Purpose of the review: Non-invasiveness and instantaneous diagnostic capability are prominent features of the use of echocardiography in critical care. Sepsis and septic shock represent complex situations where early hemodynamic assessment and support are among the keys to therapeutic success. In this review, we discuss the range of applications of echocardiography in the management of the septic patient, and propose an echocardiography-based goal-oriented hemodynamic approach to septic shock. Recent findings: Echocardiography can play a key role in the critical septic patient management, by excluding cardiac causes for sepsis, and mostly by guiding hemodynamic management of those patients in whom sepsis reaches such a severity to jeopardize cardiovascular function. In recent years, there have been both increasing evidence and diffusion of the use of echocardiography as monitoring tool in the patients with hemodynamic compromise. Also thanks to echocardiography, the features of the well-known sepsis-related myocardial dysfunction have been better characterized. Furthermore, many of the recent echocardiographic indices of volume responsiveness have been validated in populations of septic shock patients. Conclusion: Although not proven yet in terms of patient outcome, echocardiography can be regarded as an ideal monitoring tool in the septic patient, as it allows (a) first line differential diagnosis of shock and early recognition of sepsis-related myocardial dysfunction; (b) detection of pre-existing cardiac pathology, that yields precious information in septic shock management; (c) comprehensive hemodynamic monitoring through a systematic approach based on repeated bedside assessment; (d) integration with other monitoring devices; and (e) screening for cardiac source of sepsis.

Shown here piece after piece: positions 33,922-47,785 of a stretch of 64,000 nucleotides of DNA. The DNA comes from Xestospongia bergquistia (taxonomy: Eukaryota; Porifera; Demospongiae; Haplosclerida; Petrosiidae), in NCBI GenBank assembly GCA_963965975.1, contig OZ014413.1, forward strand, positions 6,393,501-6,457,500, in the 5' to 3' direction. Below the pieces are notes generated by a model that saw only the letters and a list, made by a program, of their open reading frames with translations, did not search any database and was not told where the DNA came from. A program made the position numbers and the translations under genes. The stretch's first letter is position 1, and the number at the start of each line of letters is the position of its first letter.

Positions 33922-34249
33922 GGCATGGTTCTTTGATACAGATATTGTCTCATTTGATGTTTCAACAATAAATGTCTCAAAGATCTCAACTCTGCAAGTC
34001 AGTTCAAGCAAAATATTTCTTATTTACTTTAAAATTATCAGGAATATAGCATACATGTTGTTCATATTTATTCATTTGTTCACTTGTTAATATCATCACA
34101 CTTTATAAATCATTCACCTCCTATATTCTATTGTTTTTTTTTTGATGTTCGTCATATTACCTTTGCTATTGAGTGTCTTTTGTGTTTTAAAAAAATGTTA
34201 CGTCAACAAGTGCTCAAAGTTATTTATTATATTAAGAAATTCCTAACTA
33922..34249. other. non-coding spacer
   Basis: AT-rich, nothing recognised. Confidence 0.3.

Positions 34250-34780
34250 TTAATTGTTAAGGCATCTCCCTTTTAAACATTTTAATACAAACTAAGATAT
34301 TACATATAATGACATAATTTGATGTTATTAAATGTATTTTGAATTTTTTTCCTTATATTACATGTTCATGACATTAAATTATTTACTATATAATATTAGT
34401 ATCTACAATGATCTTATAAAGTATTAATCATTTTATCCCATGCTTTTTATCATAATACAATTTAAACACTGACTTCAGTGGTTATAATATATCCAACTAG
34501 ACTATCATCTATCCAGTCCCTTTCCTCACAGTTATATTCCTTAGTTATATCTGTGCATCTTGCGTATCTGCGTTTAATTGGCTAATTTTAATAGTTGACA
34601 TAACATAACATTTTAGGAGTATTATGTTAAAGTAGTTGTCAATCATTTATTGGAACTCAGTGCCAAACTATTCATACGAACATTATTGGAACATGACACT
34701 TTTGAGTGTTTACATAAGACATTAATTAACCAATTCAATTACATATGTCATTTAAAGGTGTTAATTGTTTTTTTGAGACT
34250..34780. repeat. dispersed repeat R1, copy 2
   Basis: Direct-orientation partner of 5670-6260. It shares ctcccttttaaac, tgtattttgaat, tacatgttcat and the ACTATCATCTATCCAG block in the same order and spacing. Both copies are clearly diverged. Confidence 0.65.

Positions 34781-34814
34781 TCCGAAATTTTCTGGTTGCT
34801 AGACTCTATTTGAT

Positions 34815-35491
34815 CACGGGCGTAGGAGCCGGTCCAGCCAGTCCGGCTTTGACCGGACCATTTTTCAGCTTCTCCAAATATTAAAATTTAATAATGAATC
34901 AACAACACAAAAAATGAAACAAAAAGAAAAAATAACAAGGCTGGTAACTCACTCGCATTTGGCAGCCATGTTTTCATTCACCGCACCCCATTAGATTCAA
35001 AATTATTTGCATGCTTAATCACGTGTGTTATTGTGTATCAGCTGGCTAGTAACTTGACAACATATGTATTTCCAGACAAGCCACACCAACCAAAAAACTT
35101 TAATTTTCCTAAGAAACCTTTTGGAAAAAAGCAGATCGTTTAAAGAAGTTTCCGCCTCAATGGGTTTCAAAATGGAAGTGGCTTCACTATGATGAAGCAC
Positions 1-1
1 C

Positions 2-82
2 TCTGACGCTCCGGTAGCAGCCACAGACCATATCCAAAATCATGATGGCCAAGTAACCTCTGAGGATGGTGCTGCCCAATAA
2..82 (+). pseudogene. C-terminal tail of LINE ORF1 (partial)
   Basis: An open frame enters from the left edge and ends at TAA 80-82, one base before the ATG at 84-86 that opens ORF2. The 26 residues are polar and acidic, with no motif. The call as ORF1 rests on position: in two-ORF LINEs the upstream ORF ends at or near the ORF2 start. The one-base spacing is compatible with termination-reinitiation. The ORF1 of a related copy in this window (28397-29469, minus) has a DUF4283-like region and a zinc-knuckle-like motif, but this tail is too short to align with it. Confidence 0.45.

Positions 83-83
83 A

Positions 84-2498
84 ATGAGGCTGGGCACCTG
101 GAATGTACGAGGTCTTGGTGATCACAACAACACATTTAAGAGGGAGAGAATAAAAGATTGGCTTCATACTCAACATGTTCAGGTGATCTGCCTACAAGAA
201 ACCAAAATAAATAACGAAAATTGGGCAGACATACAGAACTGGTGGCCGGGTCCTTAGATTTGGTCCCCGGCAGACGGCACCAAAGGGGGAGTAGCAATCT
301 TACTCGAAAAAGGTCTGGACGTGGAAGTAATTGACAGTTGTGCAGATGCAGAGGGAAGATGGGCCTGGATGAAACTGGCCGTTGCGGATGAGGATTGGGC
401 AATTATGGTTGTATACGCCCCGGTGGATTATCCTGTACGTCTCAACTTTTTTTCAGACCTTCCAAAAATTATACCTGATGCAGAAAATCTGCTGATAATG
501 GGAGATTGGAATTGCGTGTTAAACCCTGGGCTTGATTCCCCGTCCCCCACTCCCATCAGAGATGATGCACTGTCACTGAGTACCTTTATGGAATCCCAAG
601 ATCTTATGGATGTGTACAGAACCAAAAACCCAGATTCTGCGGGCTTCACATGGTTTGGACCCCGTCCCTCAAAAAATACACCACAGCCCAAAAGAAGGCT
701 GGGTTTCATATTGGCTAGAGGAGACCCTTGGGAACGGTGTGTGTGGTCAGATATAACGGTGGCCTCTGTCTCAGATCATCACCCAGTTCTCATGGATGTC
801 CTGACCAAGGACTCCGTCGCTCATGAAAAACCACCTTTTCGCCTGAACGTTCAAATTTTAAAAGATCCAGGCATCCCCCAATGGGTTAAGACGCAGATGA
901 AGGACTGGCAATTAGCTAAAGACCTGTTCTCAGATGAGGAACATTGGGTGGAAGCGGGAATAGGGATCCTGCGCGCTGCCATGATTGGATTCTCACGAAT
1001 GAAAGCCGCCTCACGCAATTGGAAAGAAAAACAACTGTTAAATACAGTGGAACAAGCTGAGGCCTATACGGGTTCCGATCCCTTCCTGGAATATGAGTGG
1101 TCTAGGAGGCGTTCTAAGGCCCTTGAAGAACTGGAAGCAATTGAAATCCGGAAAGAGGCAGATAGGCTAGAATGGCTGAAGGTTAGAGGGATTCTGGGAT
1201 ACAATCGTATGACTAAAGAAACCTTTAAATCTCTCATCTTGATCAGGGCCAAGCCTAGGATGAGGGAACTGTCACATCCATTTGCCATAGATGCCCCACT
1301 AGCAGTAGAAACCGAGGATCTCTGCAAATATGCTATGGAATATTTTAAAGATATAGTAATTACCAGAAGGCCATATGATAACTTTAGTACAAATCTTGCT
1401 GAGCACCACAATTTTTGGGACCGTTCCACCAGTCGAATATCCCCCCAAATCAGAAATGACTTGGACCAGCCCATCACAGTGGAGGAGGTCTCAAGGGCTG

- Critical care
- Hemodynamic monitoring
- Septic shock
ASJC Scopus subject areas
- Radiological and Ultrasound Technology